dance final exam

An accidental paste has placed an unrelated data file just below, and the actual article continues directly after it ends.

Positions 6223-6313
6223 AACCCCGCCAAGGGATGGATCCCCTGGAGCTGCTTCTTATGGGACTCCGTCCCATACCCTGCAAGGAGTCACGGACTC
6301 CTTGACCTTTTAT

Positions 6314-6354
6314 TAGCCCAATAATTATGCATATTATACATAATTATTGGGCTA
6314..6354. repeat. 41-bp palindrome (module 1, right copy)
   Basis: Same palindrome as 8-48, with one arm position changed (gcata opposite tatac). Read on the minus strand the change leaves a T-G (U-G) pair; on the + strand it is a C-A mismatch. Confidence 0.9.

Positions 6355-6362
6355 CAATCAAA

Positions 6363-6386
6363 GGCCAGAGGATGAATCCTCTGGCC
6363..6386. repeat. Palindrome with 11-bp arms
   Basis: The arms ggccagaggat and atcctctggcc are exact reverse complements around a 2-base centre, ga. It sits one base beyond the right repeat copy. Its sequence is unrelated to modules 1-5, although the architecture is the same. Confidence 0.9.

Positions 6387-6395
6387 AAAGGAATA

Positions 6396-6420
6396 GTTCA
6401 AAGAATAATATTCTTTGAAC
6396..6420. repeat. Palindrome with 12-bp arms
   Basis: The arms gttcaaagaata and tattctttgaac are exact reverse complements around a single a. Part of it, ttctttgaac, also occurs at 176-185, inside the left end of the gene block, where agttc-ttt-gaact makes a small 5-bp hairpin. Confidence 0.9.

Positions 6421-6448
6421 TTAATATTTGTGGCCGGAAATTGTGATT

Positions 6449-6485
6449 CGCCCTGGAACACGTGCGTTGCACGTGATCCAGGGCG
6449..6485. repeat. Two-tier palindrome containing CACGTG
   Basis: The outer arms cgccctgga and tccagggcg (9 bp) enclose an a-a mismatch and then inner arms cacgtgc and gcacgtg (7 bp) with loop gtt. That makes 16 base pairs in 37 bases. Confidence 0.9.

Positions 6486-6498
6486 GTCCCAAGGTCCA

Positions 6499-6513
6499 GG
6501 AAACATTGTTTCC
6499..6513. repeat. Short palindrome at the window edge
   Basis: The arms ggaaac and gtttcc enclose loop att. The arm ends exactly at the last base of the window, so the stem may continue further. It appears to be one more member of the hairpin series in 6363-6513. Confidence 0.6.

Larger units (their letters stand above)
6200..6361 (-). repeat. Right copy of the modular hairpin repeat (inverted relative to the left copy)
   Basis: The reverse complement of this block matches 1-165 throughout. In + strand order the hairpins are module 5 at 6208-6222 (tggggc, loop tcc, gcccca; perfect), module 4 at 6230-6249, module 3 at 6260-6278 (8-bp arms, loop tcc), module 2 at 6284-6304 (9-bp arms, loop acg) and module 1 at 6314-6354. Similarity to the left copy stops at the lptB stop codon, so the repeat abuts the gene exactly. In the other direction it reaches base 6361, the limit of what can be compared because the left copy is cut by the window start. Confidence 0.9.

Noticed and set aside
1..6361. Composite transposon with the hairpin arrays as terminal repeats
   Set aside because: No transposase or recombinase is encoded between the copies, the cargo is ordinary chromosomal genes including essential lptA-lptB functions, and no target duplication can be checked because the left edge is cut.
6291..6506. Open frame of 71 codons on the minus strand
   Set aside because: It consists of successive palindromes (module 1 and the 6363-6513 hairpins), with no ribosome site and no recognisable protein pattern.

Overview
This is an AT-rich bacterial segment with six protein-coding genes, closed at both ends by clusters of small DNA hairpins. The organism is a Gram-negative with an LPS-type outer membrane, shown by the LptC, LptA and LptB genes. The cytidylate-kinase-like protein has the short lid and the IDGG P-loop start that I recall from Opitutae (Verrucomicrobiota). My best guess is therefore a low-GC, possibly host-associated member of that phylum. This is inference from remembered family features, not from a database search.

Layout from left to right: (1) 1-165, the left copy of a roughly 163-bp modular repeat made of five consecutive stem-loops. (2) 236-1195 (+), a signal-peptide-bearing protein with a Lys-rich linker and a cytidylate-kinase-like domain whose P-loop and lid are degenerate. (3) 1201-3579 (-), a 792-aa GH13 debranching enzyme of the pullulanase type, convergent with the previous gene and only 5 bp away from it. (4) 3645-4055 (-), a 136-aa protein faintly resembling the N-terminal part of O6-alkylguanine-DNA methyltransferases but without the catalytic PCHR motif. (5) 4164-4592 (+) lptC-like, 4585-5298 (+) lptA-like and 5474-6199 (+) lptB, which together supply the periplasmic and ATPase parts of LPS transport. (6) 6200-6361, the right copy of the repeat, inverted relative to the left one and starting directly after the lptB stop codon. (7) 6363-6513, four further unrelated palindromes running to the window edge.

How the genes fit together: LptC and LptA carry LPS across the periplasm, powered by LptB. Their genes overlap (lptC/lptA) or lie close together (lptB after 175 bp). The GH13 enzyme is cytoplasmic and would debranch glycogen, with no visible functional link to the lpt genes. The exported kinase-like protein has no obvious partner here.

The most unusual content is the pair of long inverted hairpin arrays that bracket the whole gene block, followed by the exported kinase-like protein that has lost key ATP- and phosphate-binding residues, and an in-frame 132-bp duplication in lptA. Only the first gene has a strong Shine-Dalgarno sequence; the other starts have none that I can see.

Watch the Four Videos. The total viewing time is approximately one hour, including all four videos. Some of the videos are clips of longer works. The videos will automatically pause at the end of the clip. Information about the running time of the clip is underneath the video (for example, the first clip plays from 4 minutes to 21:20). You are only required to watch the selected clips.Decide which dance you will write about for each of the four questions. Take notes on the dances that are specific to each question. Watch the dances again if you need to. The questions ask you to describe, analyze, evaluate, or interpret the dance. Detailed questions related to each of the four topics are in the Final Exam questions document. Make sure you note the name of the dance and the name of the choreographer or dance company.Open the Final Exam. You will only be able to access the exam after you have read the objectives, the final exam questions, and the four videos. This is a timed exam and you will have 240 minutes, which is about four hours to write about four dances. You must write a minimum of 250 words per dance, organized as a 3-paragraph mini-essay with an introduction, a substantial body paragraph, and a conclusion. Clearly state the name of the dance, the choreographer or dance company, and the methodology for each question (describe, analyze, evaluate, interpret).Demonstrate your understanding of the Elements of Dance vocabulary and concepts. Also, clearly articulate your understanding of the different dance genres we have explored, including their unique characteristics. Lastly, include your knowledge of production elements as they relate to the overall pieces.Final Exam QuestionsSelect ONE dance and thoroughly DESCRIBE the dance in terms of the Elements of Dance. Make sure to include information on the choreographer’s use of body, action, space, time and energy. How do the dancers use space? Shape? What is the rhythm, use of time, dynamics of the movement? What were the groupings of dancers? Was there any partnering? Did you notice an interrelationship among the movements such as repetition and variation of the movement theme and the relationship between the dance and the dancers. Also, describe the costumes, lighting, and music, and stage atmosphere of this dance. Lastly, why is it important to know how to describe a dance? Make sure to include the title of the dance and the name of the choreographer when describing the work.Select ONE dance (different from the first one) and INTERPRET the dance. What is the main idea or theme of this dance? How do you know? Interpretation means forming a plausible hypothesis about the meaning of a dance and then backing it up with evidence (movement description). You can examine the meaning of a dance in various ways. For example, if a dance is abstract, you can base your interpretation on the various elements found within the dance (how is the movement used to convey the subject matter, or what about the geometric design, partnering, contrasts, etc.). Next you can interpret the relationship between metaphor and movement. Or, perhaps the dance has a clear narrative, and if it does, describe it. You may feel that the choreographer is trying to convey something that you just don’t get. That is okay. What is it in the dance that makes you feel this way? How does the dance relate to the audience? Is the energy projected out, or does it draw the spectator in? Make sure to include the title of the dance and the name of the choreographer when describing the work.Select ONE dance (different from the first one) and ANALYZE the dance. What is the genre or style of the dance? Ballet, modern, jazz, tap, musical theatre, world dance, social dance, dance for the camera? How does the genre contribute to your overall understanding of the dance? How do you contextualize the dance based on style? What historical, cultural, and/or social elements contribute to your analysis? Make sure to include the title of the dance and the name of the choreographer when describing the work.Select ONE dance (different from the first one) and EVALUATE the dance. What do you think the choreographer’s intent was in creating the piece, and how well did the choreographer fulfill the intent? What was your overall reaction to the dance? Why do you think you had this reaction? Was this dance successful? What aspects of the dance made it successful (or unsuccessful)? Use your Elements of Dance vocabulary, understanding of style, and understanding of production elements in this evaluation. Also, be aware of your own personal biases and assumptions. Be specific (and use movement description as evidence) when you articulate your likes and dislikes. How can you evaluate the dance within its own context? Make sure to include the title of the dance and the name of the choreographer when describing the work.THE VIDEOS INCLUDED:A Midsummer Night’s DreamBoy (1995) by Peter Anderson and Rosemary Lee.mkvPatyegarangTriangle of the Squinches